WRAPUP 2-Republicans reject tax hike, push cuts in 'fiscal cliff' offer

* White House dismisses Republican proposal

* Big gap between Republicans, Democrats on spending, taxes

* Liberal group: No deal is better than a bad deal

WASHINGTON, Dec 3 (Reuters) - Republicans proposed steep

spending cuts on Monday but gave no ground on President Barack

Obama's call to raise taxes on the wealthiest in their first

formal proposal to avert a "fiscal cliff" that could push the

U.S. economy into recession.

After days of stalemate, the Republican offer shows deep

differences with President Barack Obama as the two sides work to

head off across-the-board spending cuts and tax increases due to

take effect in January.

The White House dismissed the proposal and said it contained

no new ideas. But it could allow negotiators to begin work in

earnest as both sides now have outlined their visions in

concrete terms. Analysts say the talks will have to show

progress this week to ensure that a deal can be signed into law

before the end of the year.

"The American people expect their leaders to find fair

middle ground to address the nation's most pressing challenges,"

House of Representatives Speaker John Boehner of Ohio and

several other top House Republicans wrote in a letter to Obama.

Both the Republican and White House plans would rely on

spending cuts and increased tax revenue to trim budget deficits

by more than $4 trillion over the coming 10 years. According to

the Republicans, their plan would save $240 billion more than

Obama's proposal.

Beyond the headline numbers, the two plans reveal deep

philosophical divisions about how the country should balance tax

increases and spending cuts to put the country's finances on a

sustainable course.

Republicans envision $1 trillion more in spending cuts than

Obama has proposed, while Obama wants $800 billion more in tax

increases and $200 billion in measures to boost the sluggish

economy.

The Republican proposal would overhaul the complicated U.S.

tax code to raise $800 billion in new revenue. Boehner

tentatively agreed to that much in new tax revenue, presumably

from closing loopholes in deductions, in failed talks with Obama

in the summer of 2011.

Monday's proposal marks the first time his party has floated

a budget plan that departs from the anti-tax stance that has

defined the party for decades.

But the Republicans said they would oppose raising tax rates

on the wealthiest 2 percent of U.S. households, which is a

central element of Obama's proposal.

"Until the Republicans in Congress are willing to get

serious about asking the wealthiest to pay slightly higher tax

rates, we won't be able to achieve a significant, balanced

approach to reduce our deficit," White House communications

director Dan Pfeiffer said in a prepared statement.

The Republican plan would also trim government healthcare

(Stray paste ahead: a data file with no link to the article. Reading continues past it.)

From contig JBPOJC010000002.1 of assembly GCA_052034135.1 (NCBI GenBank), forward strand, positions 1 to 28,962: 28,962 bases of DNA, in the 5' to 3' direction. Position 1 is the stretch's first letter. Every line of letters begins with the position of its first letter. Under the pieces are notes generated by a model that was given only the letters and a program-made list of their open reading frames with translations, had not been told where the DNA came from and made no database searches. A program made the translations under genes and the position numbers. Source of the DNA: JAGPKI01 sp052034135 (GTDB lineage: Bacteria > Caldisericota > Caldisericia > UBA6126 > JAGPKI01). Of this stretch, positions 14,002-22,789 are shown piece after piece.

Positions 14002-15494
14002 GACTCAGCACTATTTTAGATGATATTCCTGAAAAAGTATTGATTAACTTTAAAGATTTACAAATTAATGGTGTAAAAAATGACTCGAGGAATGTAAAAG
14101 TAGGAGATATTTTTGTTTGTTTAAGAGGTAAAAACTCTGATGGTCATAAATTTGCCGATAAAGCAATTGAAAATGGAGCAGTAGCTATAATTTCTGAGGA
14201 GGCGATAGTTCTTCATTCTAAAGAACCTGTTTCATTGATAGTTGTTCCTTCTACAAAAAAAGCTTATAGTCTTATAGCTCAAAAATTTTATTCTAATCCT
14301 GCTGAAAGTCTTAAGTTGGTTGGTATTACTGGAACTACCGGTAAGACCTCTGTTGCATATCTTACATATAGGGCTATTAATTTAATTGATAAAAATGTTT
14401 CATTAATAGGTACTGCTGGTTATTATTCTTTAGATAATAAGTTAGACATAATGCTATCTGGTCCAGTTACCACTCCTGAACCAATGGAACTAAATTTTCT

costs by $600 billion over a decade, $250 billion more than

Obama proposed in his opening bid last week.

It would slow the growth of cost-of-living increases on

federal benefits by $200 billion by changing the way they are

calculated and cut other government spending by $600 billion.

MUTUAL DISTRUST

The cuts proposed by Republicans are sure to face fierce

resistance from Democrats, who are still smarting over $1.1

trillion in cuts that Republicans extracted in a budget deal

last year.

The top Democrats in the House and the Senate said the plan

was unacceptable because it would hurt the middle class while

protecting the wealthy. House Democratic Leader Nancy Pelosi

said she would try to force a vote on Tuesday to raise tax rates

for the wealthiest.

Negotiators must overcome more than just mutual distrust as

they work toward a deal in coming weeks. While some business

leaders and grassroots groups are urging Washington to craft a

"grand bargain" that would put federal finances on a sustainable

course, lawmakers also face a more immediate lobbying blitz from

groups that worry that any deal could decimate favored federal

programs.

Anti-tax activist Grover Norquist has been in the spotlight

as he pressures Republicans to stick by a pledge many have

signed to oppose any tax increases.

On the other side of the ledger, industry groups are

scrambling to protect spending on everything from education to

defense and scientific research. Liberal groups have mobilized

to protect popular federal health and retirement programs.

"Everyone wants something to happen before the end of the

year, but what's more important than having something happen is

having the right thing happen," said Nancy Altman, co-director

of Social Security Works, a coalition of liberal and labor

groups.

"A bad deal is worse than no deal at all," she said.

Several defense contractors said their business has already

been hurt by concerns about the looming, across-the-board

spending cuts that will take effect in January absent a deal.

"We are talking a good game, but are still unwilling to park

short-term self-interest," said David Langstaff, chief executive

of engineering firm TASC Inc. "Every trade group, special

interest and corporate lobbyist is up on Capitol Hill clamoring

that Congress solve the problem ... but don't touch my budgets!

We can't have it both ways."

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